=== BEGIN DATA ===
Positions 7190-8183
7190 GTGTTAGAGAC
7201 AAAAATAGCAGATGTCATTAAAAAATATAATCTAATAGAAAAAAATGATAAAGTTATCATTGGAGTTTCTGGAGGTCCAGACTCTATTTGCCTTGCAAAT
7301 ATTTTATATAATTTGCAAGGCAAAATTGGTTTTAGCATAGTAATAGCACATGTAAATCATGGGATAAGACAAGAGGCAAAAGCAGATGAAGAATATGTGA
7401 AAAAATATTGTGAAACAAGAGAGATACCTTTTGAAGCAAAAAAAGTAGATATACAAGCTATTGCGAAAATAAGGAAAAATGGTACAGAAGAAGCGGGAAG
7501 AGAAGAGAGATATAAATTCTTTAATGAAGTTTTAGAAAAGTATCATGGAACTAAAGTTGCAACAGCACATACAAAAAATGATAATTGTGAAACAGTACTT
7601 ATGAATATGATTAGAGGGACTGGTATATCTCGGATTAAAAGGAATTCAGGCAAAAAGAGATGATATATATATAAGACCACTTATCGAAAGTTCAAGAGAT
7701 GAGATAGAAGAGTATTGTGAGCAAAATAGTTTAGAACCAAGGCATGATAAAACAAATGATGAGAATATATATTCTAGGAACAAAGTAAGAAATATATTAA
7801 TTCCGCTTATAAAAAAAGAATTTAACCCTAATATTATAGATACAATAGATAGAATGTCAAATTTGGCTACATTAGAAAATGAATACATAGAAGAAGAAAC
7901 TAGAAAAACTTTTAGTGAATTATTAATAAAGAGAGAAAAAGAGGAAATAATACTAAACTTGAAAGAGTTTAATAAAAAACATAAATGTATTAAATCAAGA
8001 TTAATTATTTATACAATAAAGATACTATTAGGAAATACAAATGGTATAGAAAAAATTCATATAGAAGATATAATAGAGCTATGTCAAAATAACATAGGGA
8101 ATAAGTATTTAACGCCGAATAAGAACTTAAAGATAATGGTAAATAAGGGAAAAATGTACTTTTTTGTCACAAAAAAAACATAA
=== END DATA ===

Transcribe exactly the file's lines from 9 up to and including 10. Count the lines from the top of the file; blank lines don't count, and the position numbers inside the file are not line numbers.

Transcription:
7801 TTCCGCTTATAAAAAAAGAATTTAACCCTAATATTATAGATACAATAGATAGAATGTCAAATTTGGCTACATTAGAAAATGAATACATAGAAGAAGAAAC
7901 TAGAAAAACTTTTAGTGAATTATTAATAAAGAGAGAAAAAGAGGAAATAATACTAAACTTGAAAGAGTTTAATAAAAAACATAAATGTATTAAATCAAGA